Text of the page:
This book meanders. In fact, for a reader who fancies a snappy pace, this one will likely seem slow. It’s also a little confusing because it hops around in space and time, often spoiling surprises by casually revealing what happens in advance.
This book is about WWII and Nazi Germany. How many WWII books have you read? I believe WWII has a corner on the market in historical fiction. Do we really need another one?
Of course, since it’s about WWII, it’s a rather ugly and depressing story. And to top it all off, the story is narrated by Death.
It is also, perhaps, the most beautifully written book I have ever read. It’s also powerful and somehow heartening, but for me, the language was intoxicating. There weren’t a handful of good lines; there were clever and evocative descriptions and phrases on almost every page. I wouldn’t be surprised to discover that Markus Zuzak talks the way he writes, it seems so effortless and pervasive. Here is the tiniest of nibbles:
Himmel = Heaven
Whoever named Himmel Street certainly had a healthy sense of irony. Not that it was a living hell. It wasn’t. But it sure as hell wasn’t heaven, either.
- Upon her arrival, you could still see the bite marks of snow on her hands and the frosty blood on her fingers. Everything about her was undernourished. Wirelike shins. Coat hanger arms. She did not produce it easily, but when it came, she had a starving smile.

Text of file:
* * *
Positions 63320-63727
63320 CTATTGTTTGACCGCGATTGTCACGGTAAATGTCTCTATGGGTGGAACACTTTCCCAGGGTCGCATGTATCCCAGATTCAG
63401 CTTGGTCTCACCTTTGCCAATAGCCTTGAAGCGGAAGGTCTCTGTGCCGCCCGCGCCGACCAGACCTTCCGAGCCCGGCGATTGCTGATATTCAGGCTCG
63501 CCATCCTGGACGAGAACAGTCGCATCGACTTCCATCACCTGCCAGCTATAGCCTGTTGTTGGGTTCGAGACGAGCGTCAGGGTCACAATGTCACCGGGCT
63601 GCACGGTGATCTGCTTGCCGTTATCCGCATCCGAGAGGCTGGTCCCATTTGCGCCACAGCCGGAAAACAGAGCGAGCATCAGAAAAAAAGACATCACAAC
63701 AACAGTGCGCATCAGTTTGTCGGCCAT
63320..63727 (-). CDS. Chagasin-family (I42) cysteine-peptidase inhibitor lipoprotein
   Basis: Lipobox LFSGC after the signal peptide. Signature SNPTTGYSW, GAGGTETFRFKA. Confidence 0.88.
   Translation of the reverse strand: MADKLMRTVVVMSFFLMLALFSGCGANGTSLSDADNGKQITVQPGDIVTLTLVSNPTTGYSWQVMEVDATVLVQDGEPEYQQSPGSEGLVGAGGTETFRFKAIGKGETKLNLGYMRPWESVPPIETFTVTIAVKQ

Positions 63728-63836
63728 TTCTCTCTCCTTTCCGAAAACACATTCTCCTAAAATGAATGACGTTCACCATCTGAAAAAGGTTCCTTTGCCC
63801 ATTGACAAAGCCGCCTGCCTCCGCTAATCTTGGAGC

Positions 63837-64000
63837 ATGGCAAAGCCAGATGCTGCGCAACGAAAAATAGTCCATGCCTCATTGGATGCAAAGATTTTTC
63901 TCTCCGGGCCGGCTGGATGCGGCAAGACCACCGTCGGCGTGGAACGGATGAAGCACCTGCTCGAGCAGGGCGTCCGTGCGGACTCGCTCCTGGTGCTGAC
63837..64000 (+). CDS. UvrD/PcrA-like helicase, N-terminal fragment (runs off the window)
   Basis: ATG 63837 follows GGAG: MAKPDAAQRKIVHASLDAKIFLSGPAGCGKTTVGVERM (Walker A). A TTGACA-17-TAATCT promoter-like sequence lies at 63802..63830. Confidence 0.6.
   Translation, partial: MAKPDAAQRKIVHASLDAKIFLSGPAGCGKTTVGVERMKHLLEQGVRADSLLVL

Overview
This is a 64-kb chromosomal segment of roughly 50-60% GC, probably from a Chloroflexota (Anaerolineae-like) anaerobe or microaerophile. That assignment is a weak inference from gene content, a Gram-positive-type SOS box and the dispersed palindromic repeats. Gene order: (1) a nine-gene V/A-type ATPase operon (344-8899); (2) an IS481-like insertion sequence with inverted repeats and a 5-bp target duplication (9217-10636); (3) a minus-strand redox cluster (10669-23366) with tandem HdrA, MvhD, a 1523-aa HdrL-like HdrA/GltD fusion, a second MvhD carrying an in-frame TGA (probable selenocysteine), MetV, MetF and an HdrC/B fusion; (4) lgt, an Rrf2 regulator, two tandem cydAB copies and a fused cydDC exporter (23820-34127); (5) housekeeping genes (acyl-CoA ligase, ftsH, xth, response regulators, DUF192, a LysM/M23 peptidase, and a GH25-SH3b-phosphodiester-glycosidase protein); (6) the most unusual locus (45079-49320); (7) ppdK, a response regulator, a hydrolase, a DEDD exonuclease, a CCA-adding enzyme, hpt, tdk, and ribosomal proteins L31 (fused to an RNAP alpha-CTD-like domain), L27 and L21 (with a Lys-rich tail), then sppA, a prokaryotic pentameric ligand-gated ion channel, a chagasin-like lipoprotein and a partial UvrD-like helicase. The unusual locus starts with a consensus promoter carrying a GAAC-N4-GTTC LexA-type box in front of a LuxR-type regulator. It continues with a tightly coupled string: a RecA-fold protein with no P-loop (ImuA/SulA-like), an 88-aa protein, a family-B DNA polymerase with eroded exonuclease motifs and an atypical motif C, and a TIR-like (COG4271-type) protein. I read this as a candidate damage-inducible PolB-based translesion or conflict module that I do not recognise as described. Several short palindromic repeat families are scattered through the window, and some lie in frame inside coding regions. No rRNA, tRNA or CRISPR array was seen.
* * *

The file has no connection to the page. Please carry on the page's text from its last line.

- The secret sat in her mouth. It made itself comfortable. It crossed its legs.
- The sound of crying children kicked and punched.
- … it was raining on Himmel Street when the world ended for Liesel Meminger. The sky was dripping. Like a tap that a child has tried its hardest to turn off but hasn’t quite managed.
- She was the book thief without the words. Trust me, though, the words were on their way, and when they arrived, Liesel would hold them in her hands like the clouds, and she would wring them out like the rain.
For teens who can read and appreciate this book on their own, hooray! For the rest, I think it’s worth reading together and discussing. While I believe kids should be free to read what they want and that reading should be fun, I also believe that now and then kids need to be shown excellence, the champagne and caviar of literature.
Here’s to The Book Thief. Cheers!
And now it’s your turn: What are you reading?